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The Intense Way Frank Grillo Prepped For No Man's Land - Exclusive

The title of director Conor Allyn's new movie, No Man's Land, refers to the areas of land between the Texas and Mexico border. Frank Grillo stars as Bill Greer, a rancher who lives with his family on the Texas side. It's standard procedure for Greer to patrol the border at night, often with his sons in tow. On one of these fateful excursions, his son Jackson (Jake Allyn) — an athlete with a promising career in major league baseball — accidentally shoots and kills an immigrant child. Not wanting to compromise Jackson's potentially successful future, Greer tries to absorb the blame himself. 

While a Texas Ranger (George Lopez) is sorting through the crime details, Jackson hightails it across the border and into Mexico. While he's on the run, he develops a perception-smashing, firsthand appreciation of a country that he never previously explored, despite it being so close.

Grillo has played many tough and gritty characters over his lengthy career, from Alvey Kulina in Kingdom to Crossbones in Marvel's Captain America franchise. He's also done westerns, so some of Bill Greer's traits weren't foreign to him. And as he told Looper during our exclusive interview, he found some strong parallels to tap into. 

"I have played a character similar, as far as where he's from in the world," Grillo says, "but I'm a father of three sons, and for me, the jump-off was that this is a story about family, specifically about Bill's relationship with his son. That was really the core for me, behaviorally, because it doesn't matter if you come from Texas or New York or Timbuktu, fathers and sons are fathers and sons, and that's kind of where I kept it."

Frank Grillo on what he hopes resonates with moviegoers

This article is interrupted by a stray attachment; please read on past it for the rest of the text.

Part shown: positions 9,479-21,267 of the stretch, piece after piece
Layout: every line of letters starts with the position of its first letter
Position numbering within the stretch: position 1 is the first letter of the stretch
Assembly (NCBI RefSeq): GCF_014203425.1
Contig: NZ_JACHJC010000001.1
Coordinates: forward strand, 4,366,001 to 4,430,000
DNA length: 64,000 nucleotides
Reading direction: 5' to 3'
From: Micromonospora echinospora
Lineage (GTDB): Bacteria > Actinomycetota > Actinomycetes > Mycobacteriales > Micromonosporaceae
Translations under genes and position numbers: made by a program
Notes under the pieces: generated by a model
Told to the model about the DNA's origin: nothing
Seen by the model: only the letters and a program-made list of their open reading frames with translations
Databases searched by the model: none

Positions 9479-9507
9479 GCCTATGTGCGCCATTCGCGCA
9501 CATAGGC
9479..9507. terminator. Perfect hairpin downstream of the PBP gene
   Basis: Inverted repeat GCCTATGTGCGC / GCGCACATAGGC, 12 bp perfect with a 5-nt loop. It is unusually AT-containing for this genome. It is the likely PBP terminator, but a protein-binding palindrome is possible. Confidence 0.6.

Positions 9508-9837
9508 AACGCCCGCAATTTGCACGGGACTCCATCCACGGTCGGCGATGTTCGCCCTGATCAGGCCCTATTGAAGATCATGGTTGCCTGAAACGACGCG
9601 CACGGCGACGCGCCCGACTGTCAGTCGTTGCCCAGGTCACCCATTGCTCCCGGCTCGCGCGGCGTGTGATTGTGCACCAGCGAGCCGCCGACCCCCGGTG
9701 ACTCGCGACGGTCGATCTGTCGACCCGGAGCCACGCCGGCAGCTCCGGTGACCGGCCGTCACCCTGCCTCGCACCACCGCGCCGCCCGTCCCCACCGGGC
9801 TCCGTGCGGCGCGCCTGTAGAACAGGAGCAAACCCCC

In addition to highlighting familial bonds, No Man's Land does an outstanding job of examining how prejudice and ignorance of other cultures can lead to tragedy. For Grillo, it was essential to learn about the border setting, and in doing so, he gained a great deal of insight. "I learned the dialect," he says. "I learned what makes being from [that] part of the country different than even a different part of Texas. I did a lot of research about this path of the world that really exists, where Americans actually have to carry their passports. I was amazed at how little I knew about it and how entrenched our country is on these borders with Mexico and how divided and polarized it is."

The primary message in No Man's Land is that exploration and communication can lead to strength and respect. Grillo hopes that audiences will take that home. "I hope people understand that we're all the same deep down. The people coming across the border are trying to find a better life — they're doing what my ancestors did by coming to America, which is built on the premise that we are the land of the free and we have opportunities for everyone. We are all human beings, and we all want the same thing — the pursuit of happiness and for our kids to be healthy, safe, and well-fed."

IFC Films' No Man's Land, which also features Andie MacDowell and Jorge A. Jimenez, is currently in theaters.